KUWAIT CITY – Japanese troops crossed Sunday into Iraq (search) from Kuwait, beginning the country's first deployment to a combat zone since 1945.
The troops, most of them engineers, are spearheading a deployment of about 800 troops in a humanitarian mission in southern Iraq.
They traveled in a 25-vehicle convoy from the U.S. Camp Virginia (search) in the Kuwaiti desert to the border. The convoy included armored vehicles, trucks, personnel carriers, and an ambulance.
The number of the soldiers in the convoy was not disclosed.
Japan has already dispatched advance teams and three C-130 cargo planes to the region. The troops will purify water and carry out other humanitarian tasks in Iraq.
The deployment to Iraq is Japan's largest and riskiest since World War II (search). It has faced strong opposition at home amid fears for their safety with the insurgency in Iraq.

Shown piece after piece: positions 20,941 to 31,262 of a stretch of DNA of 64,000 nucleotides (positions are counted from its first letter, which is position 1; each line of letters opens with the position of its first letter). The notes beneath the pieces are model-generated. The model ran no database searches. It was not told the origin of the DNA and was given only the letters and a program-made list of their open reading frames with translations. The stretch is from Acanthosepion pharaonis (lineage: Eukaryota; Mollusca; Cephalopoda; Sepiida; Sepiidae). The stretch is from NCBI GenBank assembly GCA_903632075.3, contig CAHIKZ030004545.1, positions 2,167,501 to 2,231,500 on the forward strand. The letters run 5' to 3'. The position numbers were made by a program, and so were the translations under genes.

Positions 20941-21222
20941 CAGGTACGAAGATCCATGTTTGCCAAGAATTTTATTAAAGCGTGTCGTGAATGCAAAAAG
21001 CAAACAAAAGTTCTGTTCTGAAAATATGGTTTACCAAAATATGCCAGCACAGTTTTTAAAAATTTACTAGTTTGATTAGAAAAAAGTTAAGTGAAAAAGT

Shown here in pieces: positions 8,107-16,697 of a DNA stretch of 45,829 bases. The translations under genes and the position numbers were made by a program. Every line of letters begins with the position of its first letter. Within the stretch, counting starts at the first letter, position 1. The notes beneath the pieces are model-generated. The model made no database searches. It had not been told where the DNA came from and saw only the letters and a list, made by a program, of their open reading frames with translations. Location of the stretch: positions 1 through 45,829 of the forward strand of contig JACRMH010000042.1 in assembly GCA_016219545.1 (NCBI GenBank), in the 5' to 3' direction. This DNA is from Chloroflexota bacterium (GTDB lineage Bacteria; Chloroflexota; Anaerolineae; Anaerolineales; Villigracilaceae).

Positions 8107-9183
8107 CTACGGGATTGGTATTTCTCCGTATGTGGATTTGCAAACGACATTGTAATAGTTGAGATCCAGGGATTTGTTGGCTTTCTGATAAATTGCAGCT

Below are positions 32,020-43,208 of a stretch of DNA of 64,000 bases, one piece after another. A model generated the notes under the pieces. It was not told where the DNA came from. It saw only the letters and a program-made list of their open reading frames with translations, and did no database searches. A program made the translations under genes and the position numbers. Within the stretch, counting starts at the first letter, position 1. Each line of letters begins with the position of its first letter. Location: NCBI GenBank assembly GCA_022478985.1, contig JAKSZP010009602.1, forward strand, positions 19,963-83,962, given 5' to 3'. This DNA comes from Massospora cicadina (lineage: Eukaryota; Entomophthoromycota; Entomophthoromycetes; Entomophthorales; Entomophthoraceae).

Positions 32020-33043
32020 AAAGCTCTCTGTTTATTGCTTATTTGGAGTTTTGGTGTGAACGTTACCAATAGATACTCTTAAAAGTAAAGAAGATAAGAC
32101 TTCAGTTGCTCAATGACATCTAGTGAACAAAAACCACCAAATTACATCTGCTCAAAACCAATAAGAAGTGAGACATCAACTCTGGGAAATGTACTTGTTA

The mission is the first time Japanese troops have gone to a combat zone since 1945. While Tokyo has sent soldiers on peacekeeping missions in the past, they have only gone to areas where fighting has subsided.
Japan's constitution, adopted in 1947 during the U.S. postwar occupation of the country, renounces the use of military force.
The decision by the government of Prime Minister Junichiro Koizumi (search) to deploy the troops despite widespread opposition reflects a shift in the government's attitude since the 1991 Gulf War, when Tokyo shouldered a portion of the financial burden but sent no soldiers.
Koizumi and his allies in the ruling Liberal Democratic Party have been eager to contribute Japanese troops to back the United States, its most important ally.